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Date handling

Dates can be represented in hundreds of different ways. And SQLizer does a pretty good job of detecting them, and handling them properly.

Here are a few examples. Consider the following CSV file:

ID, Date Column
1, 01/01/2017
2, 02/01/2017
3, 12/01/2017

It’s clear to any human reading this that the second column should be a date column. But CSV data files don’t specify the types of data being used in each column, whereas databases do. So SQLizer needs to detect the columns that should be dates and sets up the right column type, which it does:

CREATE TABLE example_dates (
    `ID` INT,
    `Date_Column` DATETIME
);
INSERT INTO example_dates VALUES (1,'2017-01-01 00:00:00');
INSERT INTO example_dates VALUES (2,'2017-01-02 00:00:00');
INSERT INTO example_dates VALUES (3,'2017-01-12 00:00:00');

Notice how the dates in the original file could have been either US dates (mm/dd/yyyy) or the more internationally used dd/mm/yyyy format. But SQLizer assumed it was dd/mm/yyyy.

Now consider this CSV file:

ID, Date Column
1, 01/01/2017
2, 02/01/2017
3, 12/01/2017
4, 12/13/2017

We’ve added a fourth row, and when you look at that row, it’s clear that the dates are in US format: mm/dd/yyyy. If we feed that through to SQLizer, it works out that all the dates in that column should be US dates.

CREATE TABLE example_dates (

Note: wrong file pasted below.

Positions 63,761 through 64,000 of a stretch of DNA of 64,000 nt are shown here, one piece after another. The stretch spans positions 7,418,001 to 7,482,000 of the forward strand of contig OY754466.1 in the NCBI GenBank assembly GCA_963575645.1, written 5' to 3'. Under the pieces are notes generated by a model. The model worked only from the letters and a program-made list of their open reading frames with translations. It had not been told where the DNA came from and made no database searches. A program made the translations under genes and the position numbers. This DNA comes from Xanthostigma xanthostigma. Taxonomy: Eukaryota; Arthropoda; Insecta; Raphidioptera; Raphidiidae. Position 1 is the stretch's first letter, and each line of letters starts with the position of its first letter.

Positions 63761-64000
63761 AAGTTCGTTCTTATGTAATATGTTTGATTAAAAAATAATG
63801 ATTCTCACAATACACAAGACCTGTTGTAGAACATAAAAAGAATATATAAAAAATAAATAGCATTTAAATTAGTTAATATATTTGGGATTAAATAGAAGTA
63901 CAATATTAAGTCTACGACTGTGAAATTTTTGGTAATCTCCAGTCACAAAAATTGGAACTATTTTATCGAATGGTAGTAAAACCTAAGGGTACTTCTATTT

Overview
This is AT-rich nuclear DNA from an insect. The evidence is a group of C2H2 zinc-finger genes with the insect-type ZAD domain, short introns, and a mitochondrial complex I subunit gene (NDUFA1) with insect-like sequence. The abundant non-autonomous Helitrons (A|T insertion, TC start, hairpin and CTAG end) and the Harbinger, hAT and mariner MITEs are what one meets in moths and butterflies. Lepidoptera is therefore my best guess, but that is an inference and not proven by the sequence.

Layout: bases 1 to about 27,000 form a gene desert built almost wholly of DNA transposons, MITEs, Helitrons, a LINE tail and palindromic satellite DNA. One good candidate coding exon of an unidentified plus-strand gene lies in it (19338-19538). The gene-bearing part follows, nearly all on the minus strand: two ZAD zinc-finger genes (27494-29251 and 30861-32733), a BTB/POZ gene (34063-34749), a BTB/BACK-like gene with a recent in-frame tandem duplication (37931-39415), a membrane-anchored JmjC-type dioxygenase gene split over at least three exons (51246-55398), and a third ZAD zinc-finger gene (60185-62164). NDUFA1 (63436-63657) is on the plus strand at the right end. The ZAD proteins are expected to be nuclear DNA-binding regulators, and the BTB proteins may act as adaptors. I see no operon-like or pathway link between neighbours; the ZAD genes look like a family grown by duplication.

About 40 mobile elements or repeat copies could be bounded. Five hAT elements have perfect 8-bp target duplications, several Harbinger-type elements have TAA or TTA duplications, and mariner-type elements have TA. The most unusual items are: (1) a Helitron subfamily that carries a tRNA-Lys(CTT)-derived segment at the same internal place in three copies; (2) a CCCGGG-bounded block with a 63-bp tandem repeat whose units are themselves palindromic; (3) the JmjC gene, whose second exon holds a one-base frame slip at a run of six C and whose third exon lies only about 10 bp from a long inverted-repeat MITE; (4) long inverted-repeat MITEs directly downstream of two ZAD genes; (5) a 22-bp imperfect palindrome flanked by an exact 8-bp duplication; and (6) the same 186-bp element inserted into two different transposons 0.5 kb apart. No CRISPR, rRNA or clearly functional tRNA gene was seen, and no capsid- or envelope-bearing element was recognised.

`ID` INT,
    `Date_Column` DATETIME
);
INSERT INTO example_dates VALUES (1,'2017-01-01 00:00:00');
INSERT INTO example_dates VALUES (2,'2017-02-01 00:00:00');
INSERT INTO example_dates VALUES (3,'2017-12-01 00:00:00');
INSERT INTO example_dates VALUES (4,'2017-12-13 00:00:00');

A similar thing is happening for different time formats. Consider the following CSV file

ID, Date Column
1, 01/01/2017 11:30
2, 02/01/2017 10:20
3, 12/01/2017 12:12

SQLizer assumes the dates are in 24 hour format, so it’s 11 AM and 12 PM etc.

CREATE TABLE example_dates (
    `ID` INT,
    `Date_Column` DATETIME
);
INSERT INTO example_dates VALUES (1,'2017-01-01 11:30:00');
INSERT INTO example_dates VALUES (2,'2017-01-02 10:20:00');
INSERT INTO example_dates VALUES (3,'2017-01-12 12:12:00');

But if we add AM and PM specifiers to those dates...

ID, Date Column
1, 01/01/2017 11:30 PM
2, 02/01/2017 10:20 AM
3, 12/01/2017 12:12 PM

SQLizer picks those up and uses them:

CREATE TABLE example_dates (
    `ID` INT,
    `Date_Column` DATETIME
);
INSERT INTO example_dates VALUES (1,'2017-01-01 23:30:00');
INSERT INTO example_dates VALUES (2,'2017-02-01 10:20:00');
INSERT INTO example_dates VALUES (3,'2017-12-01 12:12:00');

Finally, having interpreted the second column as dates, if SQLizer spots some invalid data, like this (The 32nd of Undecember):

ID, Date Column
1, 01/01/2017 
2, 02/01/2017 
3, 12/01/2017 
4, 32/13/2017

It will simply assume that they weren’t supposed to be dates after all, and make the second column a text column:

CREATE TABLE example_dates (
    `ID` INT,
    `Date_Column` VARCHAR(11) CHARACTER SET utf8
);
INSERT INTO example_dates VALUES (1,' 01/01/2017');
INSERT INTO example_dates VALUES (2,' 02/01/2017');
INSERT INTO example_dates VALUES (3,' 12/01/2017');
INSERT INTO example_dates VALUES (4,' 32/13/2017');

Doing this on a four line CSV file isn’t too hard. But SQLizer sometimes has to detect the correct date format on files containing millions of lines of data. We never take shortcuts on this, we don’t base type decisions on a sample of the data, or the first N rows. We check the whole file before deciding what types to use for each column.